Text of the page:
My research interests broadly center on forest ecology, global change, and adaptive forest management. Much of my current work evaluates the effectiveness of silvicultural strategies (traditional and adaptive) at meeting a diverse range of management objectives. Specific research areas include: examining the challenges and efficacy of forest transition strategies (example: assisted migration); the use of manipulative experiments to identify factors affecting natural regeneration dynamics; and understanding the developmental dynamics of natural and managed forest systems within the context of changing global conditions.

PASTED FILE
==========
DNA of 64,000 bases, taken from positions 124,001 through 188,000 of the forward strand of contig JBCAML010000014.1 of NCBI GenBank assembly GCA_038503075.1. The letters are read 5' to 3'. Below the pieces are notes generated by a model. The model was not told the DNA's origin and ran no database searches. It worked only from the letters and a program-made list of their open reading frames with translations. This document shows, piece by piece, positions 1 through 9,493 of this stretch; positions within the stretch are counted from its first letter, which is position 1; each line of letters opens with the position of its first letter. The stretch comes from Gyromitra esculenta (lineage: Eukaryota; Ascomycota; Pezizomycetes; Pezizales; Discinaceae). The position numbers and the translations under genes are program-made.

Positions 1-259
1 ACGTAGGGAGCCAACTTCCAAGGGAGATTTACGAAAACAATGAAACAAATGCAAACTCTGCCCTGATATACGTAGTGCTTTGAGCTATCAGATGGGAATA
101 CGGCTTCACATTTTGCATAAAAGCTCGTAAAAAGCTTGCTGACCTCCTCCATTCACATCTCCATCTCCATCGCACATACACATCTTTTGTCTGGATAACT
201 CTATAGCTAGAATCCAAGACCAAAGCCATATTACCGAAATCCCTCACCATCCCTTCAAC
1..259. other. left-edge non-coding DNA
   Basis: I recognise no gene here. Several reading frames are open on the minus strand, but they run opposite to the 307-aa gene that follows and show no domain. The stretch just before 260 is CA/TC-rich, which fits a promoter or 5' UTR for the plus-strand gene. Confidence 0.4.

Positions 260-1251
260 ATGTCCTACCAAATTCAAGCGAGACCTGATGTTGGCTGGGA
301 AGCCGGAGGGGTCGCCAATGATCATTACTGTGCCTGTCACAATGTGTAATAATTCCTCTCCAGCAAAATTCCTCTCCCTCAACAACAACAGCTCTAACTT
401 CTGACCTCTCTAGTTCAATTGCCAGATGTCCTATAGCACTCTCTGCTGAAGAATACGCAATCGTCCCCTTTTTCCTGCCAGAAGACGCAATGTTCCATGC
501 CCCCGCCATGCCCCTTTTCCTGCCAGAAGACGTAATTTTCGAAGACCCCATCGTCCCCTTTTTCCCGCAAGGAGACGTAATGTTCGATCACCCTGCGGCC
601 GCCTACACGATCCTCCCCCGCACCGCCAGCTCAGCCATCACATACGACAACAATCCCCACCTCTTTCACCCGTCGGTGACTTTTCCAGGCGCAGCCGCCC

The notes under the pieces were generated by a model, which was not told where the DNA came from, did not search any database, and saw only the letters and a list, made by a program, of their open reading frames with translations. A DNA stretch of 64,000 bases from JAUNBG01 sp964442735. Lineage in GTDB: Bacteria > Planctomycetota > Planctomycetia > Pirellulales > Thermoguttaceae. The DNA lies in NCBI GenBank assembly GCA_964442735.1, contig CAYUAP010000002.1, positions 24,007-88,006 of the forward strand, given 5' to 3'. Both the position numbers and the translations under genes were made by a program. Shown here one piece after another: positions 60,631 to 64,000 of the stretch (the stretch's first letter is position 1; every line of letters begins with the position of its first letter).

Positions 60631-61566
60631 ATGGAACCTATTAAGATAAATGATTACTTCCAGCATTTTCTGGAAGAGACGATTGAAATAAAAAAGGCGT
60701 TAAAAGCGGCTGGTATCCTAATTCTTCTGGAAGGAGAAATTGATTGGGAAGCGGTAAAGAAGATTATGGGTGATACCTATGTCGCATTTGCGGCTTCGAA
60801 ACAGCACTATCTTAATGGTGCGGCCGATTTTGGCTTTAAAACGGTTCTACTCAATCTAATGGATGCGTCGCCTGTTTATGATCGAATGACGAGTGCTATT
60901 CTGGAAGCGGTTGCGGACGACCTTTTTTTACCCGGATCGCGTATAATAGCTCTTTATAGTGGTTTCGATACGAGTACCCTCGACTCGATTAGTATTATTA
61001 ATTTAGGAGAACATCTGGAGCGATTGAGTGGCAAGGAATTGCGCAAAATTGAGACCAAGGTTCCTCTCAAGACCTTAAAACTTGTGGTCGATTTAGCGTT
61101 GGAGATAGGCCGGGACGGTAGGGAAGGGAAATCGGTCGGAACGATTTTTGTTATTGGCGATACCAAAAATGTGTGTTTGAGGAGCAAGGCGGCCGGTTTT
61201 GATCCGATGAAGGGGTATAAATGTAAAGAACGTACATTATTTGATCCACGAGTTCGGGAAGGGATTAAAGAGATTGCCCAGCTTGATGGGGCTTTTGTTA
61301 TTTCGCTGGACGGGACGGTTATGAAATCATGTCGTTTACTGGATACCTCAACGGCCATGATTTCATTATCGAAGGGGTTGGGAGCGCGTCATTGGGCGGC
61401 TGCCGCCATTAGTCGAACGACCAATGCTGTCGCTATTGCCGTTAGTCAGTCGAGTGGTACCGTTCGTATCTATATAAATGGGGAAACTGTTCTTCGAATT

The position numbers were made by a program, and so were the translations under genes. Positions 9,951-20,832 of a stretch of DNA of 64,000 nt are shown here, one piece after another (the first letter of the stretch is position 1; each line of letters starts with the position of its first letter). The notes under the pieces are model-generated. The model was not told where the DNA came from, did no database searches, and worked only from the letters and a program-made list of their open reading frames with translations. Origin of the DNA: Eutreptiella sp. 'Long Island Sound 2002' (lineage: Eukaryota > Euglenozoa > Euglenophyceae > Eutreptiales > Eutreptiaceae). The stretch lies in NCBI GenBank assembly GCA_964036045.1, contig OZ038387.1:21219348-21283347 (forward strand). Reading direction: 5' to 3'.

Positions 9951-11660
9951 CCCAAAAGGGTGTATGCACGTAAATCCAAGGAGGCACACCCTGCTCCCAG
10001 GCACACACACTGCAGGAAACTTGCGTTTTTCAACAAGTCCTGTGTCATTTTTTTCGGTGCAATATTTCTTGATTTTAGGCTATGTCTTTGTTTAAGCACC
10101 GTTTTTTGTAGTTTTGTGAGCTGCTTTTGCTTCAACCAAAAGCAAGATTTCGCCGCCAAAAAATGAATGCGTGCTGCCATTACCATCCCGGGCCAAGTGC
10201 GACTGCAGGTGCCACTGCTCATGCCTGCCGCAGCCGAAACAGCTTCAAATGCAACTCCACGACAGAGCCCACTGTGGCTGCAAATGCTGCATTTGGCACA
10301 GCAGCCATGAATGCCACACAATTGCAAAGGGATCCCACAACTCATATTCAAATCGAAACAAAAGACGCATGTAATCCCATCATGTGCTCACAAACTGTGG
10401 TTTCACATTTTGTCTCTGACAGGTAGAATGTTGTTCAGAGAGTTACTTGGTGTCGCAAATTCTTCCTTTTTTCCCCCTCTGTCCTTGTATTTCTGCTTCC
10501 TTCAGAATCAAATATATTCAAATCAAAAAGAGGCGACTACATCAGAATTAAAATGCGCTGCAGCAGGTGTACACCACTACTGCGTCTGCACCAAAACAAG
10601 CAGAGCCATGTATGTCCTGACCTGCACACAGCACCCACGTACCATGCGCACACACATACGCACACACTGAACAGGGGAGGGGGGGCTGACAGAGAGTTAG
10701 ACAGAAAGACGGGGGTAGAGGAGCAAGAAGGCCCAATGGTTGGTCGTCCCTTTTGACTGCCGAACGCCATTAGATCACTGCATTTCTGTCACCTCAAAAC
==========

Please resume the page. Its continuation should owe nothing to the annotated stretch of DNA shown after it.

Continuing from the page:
Büntgen, U., L. Wacker, D. Galván, S. [and 63 others, including P. Clark). 2018. Tree rings reveal globally coherent signature of cosmogenic radiocarbon events in 774 and 993 CE. Nature Communications. 9(3605): DOI: 10.1038/s41467-018-06036-0
Clark, P., J.H. Speer, and L.J Winship. 2017. Extracting Climate and Pandora Moth Outbreaks from a 1,500-Year Long Ponderosa Pine Chronology from Central Oregon. Tree-Ring Research. 73(2):113-125.